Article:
On approximately thirty acres on Fairmount Street in Nashua lays the remnants of the once thriving Granite State Leather company, commonly referred to as Mohawk Tannery, which remained in operation for nearly sixty years. With the site now nearing three-decades since its closure, the graffiti-vandalized foundation is now the only way to establish the location of the plant’s original structure.
Thwarted by chain linked fence and evergreen-colored privacy slabs, the site leaves the public questioning the progress of the project’s current state. The practices completed throughout the lifetime of the company have left an area plagued with contaminants and a public at risk of adverse health effects. Adjacent chemical sludge lagoons located in the nearby Nashua River’s one-hundred year floodplain provide an observer with the sheer scale of the problematic area.
After the U.S. Environmental Protection Agency (EPA) proposed the project to its National Priorities List in 2000, asbestos construction materials and tanning drums containing hazardous waste were removed, and the area was fenced off to protect the surrounding public. Chemicals from the tanning process remain in seven large “lagoons” throughout the property that contain chromium, mercury, lead, arsenic, silver, cadmium, pentachlorophenol, methylene chloride, chlorobenzene, and trichloroethylene; nine of which are labeled “likely, potentially and definite cancer-causing compounds” by the American Cancer Society and EPA. Extensive testing of the site’s soil from 1989 to 2018 concluded that PCBs, asbestos and the chemicals earlier mentioned are present throughout the property, whilst the quality of groundwater continues to be questioned despite numerous measurements of water samples. “Mohawk” is currently placed on the Superfund sites targeted for immediate, intense action, but has remained without National Priority status and funding.
As per the City of Nashua’s decision, the planned cleanup of the site was halted due to the belief that the land is capable of development, meaning an investor could potentially remediate the site via private funds. Since the land is without an accountable owner, local government, in partnership with federal agencies, is responsible to foot the expensive bill. In a July 2018 EPA site update, rehabilitation options were estimated to cost taxpayers anywhere from 8 to 32.6 million dollars. Inflated estimates have led many members of the public looking toward private developers for remediation of the former tannery’s grounds. A petition signed by 120 individuals, sponsored by the North-East-West Nashua Civic Association, calls on the EPA to “revitalize this hazardous site by cleaning up all contaminated and potentially contaminated areas at the Mohawk Tannery Superfund site and its surroundings.”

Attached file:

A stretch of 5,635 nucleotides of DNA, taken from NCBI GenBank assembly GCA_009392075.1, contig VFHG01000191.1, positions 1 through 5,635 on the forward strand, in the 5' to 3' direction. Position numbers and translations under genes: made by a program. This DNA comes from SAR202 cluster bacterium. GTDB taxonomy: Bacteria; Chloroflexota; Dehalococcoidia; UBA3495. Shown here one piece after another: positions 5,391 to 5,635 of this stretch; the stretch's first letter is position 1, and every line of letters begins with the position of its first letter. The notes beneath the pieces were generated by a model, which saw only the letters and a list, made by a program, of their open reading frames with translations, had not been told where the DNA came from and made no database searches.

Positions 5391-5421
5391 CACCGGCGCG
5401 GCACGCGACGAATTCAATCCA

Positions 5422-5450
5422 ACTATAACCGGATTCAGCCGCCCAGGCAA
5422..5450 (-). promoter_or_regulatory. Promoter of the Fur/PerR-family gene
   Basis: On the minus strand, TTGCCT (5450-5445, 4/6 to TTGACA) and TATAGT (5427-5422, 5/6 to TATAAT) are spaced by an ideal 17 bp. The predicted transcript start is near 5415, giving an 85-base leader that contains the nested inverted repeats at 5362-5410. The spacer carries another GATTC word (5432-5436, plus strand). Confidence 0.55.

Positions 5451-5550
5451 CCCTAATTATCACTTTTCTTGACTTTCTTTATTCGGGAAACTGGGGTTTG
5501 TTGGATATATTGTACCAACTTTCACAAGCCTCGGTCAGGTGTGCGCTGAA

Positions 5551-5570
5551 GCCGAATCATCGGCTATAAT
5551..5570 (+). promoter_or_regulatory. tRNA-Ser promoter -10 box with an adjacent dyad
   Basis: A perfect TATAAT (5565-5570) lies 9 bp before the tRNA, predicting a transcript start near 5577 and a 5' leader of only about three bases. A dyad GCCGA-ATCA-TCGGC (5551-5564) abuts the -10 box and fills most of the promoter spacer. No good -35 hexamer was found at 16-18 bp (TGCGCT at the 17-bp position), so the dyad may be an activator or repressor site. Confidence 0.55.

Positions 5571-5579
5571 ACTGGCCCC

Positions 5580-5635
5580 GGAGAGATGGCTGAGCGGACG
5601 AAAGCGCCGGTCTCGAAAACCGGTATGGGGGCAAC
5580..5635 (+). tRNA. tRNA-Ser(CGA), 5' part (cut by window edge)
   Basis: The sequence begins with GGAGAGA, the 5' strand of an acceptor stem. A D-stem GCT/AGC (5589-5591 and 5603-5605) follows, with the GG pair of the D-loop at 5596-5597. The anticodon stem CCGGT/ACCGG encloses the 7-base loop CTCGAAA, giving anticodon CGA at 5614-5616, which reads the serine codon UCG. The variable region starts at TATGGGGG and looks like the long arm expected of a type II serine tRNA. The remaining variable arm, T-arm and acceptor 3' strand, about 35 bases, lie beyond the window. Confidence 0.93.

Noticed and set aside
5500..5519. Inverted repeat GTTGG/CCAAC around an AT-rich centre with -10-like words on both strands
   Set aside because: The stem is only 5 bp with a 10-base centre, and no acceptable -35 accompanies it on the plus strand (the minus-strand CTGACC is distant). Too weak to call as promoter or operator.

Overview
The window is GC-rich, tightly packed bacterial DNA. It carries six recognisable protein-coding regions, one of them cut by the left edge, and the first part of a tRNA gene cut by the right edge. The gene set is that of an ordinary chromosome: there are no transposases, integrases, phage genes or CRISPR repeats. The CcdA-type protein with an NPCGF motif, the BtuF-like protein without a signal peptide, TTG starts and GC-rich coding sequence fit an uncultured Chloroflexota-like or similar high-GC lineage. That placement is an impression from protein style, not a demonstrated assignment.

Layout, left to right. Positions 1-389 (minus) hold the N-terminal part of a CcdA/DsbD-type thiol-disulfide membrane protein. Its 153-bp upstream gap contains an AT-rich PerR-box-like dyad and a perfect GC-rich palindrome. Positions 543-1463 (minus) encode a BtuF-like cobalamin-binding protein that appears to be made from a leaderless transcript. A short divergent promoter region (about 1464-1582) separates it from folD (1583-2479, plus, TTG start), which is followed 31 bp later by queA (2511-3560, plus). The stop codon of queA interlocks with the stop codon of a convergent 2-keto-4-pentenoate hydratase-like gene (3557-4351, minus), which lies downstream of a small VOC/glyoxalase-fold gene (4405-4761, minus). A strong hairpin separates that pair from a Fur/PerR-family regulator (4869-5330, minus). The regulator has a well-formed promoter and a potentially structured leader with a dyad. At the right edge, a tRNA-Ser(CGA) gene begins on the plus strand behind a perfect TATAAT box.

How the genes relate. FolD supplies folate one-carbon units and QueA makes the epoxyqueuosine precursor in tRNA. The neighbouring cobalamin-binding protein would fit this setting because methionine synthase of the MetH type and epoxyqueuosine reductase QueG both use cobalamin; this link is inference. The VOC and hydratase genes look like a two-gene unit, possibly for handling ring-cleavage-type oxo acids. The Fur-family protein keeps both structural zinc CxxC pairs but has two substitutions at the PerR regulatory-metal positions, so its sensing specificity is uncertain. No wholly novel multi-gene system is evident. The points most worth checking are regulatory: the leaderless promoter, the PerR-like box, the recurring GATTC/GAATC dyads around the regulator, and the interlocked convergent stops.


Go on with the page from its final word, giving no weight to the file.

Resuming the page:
As New Hampshire Public Radio reported in Nov. 2018, a viable buyer of the Mohawk Tannery property is actively seeking to redevelop the brownfield land for housing, with a plan of erecting some hundred multi-story units. The prepared purchaser, Bernard Plante, plans to encapsulate the affected area after condensing the contents of all satellite pools into the two largest.
The future rehabilitation of the site remains in question while negotiations continue. The EPA and NH Department of Environment Services’ Project Managers did not reply to our request for comment on the current state or planned remediation of the site.